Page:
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NUTS! Out with the Delta almonds and in (again) with the peanuts – Why this really matters to some flyers!

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Rene’s Points For Better Travel, a division of Chatterbox Entertainment, Inc. has partnered with CardRatings for our coverage of credit card products. Rene’s Points For Better Travel and CardRatings may receive a commission from card issuers. Opinions, reviews, analyses & recommendations are the author’s alone, and have not been reviewed, endorsed or approved by any of these entities. As an Amazon Associate I earn from qualifying purchases.

I already miss the almonds!

I am really sad about the change back to peanuts on Delta flights from the previous offering of almonds (as a nut snack). Why? Lots of reasons. I am currently working on dropping a bunch of weight (60 pounds, 40 pounds to go) and almonds have less of an impact on my goal. Plus, I just like almonds much more than peanuts. Maybe you are the same.

But for others this switch really matters. There are any number of folks that can have a really bad (think life threatening) reaction to peanuts. What do these flyers do? Notice what says:

When you notify us that you have a peanut allergy, we’ll refrain from serving peanuts and peanut products onboard your flight. We’ll also advise cabin service to board additional non-peanut snacks, which will allow our flight attendants to serve these snack items to everyone within this area. Gate agents will be notified in case you’d like to pre-board and cleanse the immediate seating area. Unfortunately we still can’t guarantee that the flight will be completely peanut-free. Note that some snack products on board may be processed in plants which also process peanut products. If you need to make us aware of a peanut allergy for an upcoming flight, please visit My Trips or call Delta reservations at 1-800-221-1212″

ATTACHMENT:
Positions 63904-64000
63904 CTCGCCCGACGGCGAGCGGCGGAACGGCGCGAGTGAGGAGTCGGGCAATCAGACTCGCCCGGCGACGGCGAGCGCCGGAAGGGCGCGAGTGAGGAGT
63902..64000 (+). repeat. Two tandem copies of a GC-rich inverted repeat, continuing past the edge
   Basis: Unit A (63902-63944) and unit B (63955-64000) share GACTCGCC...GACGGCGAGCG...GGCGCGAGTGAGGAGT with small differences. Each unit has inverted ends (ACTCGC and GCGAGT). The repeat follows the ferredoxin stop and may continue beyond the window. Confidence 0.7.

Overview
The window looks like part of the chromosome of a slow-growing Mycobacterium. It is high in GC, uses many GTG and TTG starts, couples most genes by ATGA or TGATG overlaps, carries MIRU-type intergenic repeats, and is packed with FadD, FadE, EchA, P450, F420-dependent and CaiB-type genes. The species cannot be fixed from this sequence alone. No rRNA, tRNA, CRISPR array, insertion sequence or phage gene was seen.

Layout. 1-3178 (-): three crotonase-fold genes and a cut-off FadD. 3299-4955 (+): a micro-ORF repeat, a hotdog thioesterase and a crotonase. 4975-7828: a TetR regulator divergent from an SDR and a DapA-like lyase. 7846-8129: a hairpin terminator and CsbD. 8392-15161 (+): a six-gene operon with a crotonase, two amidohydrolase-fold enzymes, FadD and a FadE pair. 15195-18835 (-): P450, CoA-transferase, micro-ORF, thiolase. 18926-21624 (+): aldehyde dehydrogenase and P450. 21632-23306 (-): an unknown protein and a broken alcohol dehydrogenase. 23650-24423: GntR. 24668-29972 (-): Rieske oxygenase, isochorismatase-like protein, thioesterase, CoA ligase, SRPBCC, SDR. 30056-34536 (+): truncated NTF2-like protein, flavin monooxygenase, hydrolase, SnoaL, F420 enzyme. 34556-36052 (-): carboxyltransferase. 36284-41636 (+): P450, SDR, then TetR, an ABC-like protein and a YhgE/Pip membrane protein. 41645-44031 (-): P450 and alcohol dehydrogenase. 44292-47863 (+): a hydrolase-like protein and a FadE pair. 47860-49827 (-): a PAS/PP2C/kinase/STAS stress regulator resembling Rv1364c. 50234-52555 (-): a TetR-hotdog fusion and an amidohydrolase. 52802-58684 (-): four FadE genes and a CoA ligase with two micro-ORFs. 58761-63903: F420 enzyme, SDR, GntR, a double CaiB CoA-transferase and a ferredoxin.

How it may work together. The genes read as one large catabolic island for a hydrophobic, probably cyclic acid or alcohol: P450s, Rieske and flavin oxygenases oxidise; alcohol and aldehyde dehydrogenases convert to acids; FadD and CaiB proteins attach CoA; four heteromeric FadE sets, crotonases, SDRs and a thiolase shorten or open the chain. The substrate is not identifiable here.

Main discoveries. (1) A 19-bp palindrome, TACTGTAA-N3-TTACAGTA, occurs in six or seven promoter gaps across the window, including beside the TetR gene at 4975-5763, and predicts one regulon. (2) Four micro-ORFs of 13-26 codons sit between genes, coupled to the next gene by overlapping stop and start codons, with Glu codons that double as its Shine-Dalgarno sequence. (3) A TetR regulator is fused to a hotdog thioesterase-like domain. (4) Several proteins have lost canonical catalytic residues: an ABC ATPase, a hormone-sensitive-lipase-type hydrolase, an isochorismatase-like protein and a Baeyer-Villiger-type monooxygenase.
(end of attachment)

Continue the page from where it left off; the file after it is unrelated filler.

So if you are allergic you need to hope that your request is honored by catering. Also, and I find this both interesting and disturbing, you can request to pre-board to “cleanse the immediate seating area.” OK then! Considering how infrequently Delta jets are thoroughly cleaned I can see why Delta has this wording on

Cute tweet SW Air!

So back to the choice to change nuts. Southwest has made the move to dump peanuts completely. It made national news and lots of folks were upset. I think it is a wise move as, over time, jets do get a top to bottom cleaning so peanut residue will be removed vs. constantly re contaminated. If Delta had stuck with almonds the peanut issue could all but go away.

What do you think. Does this issue impact you? Do you like one nut over the other? Should Delta follow Southwest’s lead (as well as other airlines) and just not have peanuts on jets? Let me know! – Rene


Rene’s Points For Better Travel, a division of Chatterbox Entertainment, Inc. has partnered with CardRatings for our coverage of credit card products. Rene’s Points For Better Travel and CardRatings may receive a commission from card issuers. Opinions, reviews, analyses & recommendations are the author’s alone, and have not been reviewed, endorsed or approved by any of these entities. As an Amazon Associate I earn from qualifying purchases.

Responses are not provided or commissioned by the bank advertiser. Responses have not been reviewed, approved or otherwise endorsed by the bank advertiser. It is not the bank advertiser's responsibility to ensure all posts and/or questions are answered.

René de Lambert is a contributing writer and the founder of RenesPoints. He is an avid Delta and SkyTeam flyer who has held Delta’s top Diamond Medallion status for many years and flown millions of miles.


  1. I’ve often wondered why the hysteria over peanut allergies. Sure, they can be life threatening, but so can many other allergies. Why don’t those with airborne allergy reactions wear surgical masks when in an enclosed area if it is that dangerous? Much simpler solution than changing company policies or changing the catering because of one person’s problem. Or, are surgical masks not effective? What about movie theaters where people could be sitting close to someone with a peanut allergy and eating peanuts?

  2. So this is just pure speculation here but almonds are typically more expensive than peanuts in general and I’d also guess that if you want a good deal on airplane peanut packages now may be the time to get them even cheaper than normal. Frankly I really can’t digest nuts since having my gall bladder removed 10 years ago. I’ve been told that nuts aren’t a soluble fiber and they basically pass through your system although they can aggravate certain conditions including hemorrhoids As much as I like peanuts and peanut M&M’s I really don’t understand the fascination with having to have them on planes.